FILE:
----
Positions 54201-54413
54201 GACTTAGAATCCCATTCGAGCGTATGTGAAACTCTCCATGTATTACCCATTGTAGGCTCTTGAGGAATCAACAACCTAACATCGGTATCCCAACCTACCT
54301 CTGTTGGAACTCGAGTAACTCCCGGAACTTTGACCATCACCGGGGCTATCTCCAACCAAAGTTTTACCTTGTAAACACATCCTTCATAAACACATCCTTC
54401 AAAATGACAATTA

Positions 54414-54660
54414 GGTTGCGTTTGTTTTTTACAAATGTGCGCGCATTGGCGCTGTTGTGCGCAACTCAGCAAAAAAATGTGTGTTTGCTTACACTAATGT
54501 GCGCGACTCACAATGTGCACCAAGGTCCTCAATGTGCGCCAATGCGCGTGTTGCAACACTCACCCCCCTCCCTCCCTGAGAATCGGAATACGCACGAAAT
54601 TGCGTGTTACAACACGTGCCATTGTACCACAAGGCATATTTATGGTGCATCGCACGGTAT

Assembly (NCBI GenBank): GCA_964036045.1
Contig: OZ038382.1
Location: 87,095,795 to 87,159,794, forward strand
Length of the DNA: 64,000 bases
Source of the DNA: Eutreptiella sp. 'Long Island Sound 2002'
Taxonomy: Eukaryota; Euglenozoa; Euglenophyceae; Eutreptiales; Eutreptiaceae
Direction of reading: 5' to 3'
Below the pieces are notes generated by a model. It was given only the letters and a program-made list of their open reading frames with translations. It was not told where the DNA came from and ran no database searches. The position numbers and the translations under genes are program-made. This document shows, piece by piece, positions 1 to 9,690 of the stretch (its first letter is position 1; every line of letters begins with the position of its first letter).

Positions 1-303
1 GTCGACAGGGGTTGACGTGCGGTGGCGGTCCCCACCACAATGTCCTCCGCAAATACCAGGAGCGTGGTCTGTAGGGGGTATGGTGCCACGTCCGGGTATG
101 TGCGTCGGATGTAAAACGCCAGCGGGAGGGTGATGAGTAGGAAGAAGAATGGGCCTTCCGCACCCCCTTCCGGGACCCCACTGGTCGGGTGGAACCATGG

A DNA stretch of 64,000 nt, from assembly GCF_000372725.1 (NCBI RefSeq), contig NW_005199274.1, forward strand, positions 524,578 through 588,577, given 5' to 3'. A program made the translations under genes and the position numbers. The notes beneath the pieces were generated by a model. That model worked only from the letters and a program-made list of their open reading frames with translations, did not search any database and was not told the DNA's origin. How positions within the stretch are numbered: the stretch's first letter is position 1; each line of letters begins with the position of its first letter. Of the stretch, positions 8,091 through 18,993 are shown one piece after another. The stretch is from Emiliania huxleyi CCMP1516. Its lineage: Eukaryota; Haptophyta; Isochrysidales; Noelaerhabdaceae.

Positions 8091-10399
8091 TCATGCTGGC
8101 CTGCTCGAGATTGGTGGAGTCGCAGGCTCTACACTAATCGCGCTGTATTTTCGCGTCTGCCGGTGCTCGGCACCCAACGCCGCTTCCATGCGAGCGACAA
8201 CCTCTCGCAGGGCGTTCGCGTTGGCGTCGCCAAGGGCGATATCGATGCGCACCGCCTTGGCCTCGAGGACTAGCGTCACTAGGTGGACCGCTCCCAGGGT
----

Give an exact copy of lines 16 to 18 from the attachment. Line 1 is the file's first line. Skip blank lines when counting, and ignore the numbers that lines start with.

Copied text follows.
Below the pieces are notes generated by a model. It was given only the letters and a program-made list of their open reading frames with translations. It was not told where the DNA came from and ran no database searches. The position numbers and the translations under genes are program-made. This document shows, piece by piece, positions 1 to 9,690 of the stretch (its first letter is position 1; every line of letters begins with the position of its first letter).

Positions 1-303
1 GTCGACAGGGGTTGACGTGCGGTGGCGGTCCCCACCACAATGTCCTCCGCAAATACCAGGAGCGTGGTCTGTAGGGGGTATGGTGCCACGTCCGGGTATG